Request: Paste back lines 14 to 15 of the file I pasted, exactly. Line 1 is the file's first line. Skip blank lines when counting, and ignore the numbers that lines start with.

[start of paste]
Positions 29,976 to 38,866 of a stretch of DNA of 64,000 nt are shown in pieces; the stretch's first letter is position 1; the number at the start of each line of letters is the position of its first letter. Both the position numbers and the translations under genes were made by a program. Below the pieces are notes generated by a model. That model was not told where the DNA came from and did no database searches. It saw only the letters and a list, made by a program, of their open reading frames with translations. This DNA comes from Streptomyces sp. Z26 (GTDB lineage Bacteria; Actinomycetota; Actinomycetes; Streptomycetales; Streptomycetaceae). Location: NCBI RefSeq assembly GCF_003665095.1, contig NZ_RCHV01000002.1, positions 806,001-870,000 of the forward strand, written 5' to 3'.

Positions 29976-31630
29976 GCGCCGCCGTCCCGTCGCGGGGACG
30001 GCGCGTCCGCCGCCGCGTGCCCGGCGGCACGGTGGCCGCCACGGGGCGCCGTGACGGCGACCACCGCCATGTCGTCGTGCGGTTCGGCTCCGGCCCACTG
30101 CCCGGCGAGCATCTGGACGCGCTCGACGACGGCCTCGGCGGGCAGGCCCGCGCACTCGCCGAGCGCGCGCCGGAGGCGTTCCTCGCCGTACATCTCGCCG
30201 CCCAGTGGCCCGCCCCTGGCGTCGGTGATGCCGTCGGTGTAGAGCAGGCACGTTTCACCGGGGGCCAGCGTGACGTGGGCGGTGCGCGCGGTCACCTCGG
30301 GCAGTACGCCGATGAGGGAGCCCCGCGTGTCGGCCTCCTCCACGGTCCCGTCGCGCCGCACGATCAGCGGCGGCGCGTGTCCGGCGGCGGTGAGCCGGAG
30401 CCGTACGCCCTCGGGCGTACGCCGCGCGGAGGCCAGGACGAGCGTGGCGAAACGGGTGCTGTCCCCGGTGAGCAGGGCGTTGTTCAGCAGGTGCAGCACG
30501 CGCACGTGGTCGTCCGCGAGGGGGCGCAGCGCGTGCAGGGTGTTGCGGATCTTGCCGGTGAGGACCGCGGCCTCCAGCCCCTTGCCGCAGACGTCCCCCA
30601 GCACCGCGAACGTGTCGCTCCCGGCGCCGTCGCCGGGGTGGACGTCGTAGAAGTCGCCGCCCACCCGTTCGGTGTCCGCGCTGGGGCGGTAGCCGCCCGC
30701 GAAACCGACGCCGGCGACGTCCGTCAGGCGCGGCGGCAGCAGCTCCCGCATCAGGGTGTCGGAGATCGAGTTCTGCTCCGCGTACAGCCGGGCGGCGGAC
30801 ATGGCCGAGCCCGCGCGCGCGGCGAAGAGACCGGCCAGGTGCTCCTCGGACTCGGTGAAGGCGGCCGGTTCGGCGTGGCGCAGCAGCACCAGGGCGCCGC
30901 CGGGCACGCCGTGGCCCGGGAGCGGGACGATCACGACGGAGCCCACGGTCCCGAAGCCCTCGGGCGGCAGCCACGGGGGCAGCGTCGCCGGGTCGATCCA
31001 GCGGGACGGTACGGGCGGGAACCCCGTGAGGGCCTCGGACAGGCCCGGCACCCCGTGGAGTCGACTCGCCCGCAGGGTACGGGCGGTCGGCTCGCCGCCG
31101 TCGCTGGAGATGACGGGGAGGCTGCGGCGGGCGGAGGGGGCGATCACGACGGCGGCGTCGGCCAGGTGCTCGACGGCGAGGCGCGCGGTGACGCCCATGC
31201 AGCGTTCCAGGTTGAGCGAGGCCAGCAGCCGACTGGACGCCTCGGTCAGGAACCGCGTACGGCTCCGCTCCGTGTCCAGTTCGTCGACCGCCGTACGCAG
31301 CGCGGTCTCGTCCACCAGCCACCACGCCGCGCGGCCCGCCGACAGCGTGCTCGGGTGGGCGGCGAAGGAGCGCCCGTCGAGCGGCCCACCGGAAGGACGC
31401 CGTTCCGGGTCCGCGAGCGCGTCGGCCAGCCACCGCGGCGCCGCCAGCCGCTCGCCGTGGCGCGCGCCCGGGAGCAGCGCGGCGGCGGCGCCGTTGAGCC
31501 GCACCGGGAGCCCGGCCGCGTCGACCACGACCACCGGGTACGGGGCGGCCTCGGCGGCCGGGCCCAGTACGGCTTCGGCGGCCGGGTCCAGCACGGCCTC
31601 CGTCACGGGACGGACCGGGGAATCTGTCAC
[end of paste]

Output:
31001 GCGGGACGGTACGGGCGGGAACCCCGTGAGGGCCTCGGACAGGCCCGGCACCCCGTGGAGTCGACTCGCCCGCAGGGTACGGGCGGTCGGCTCGCCGCCG
31101 TCGCTGGAGATGACGGGGAGGCTGCGGCGGGCGGAGGGGGCGATCACGACGGCGGCGTCGGCCAGGTGCTCGACGGCGAGGCGCGCGGTGACGCCCATGC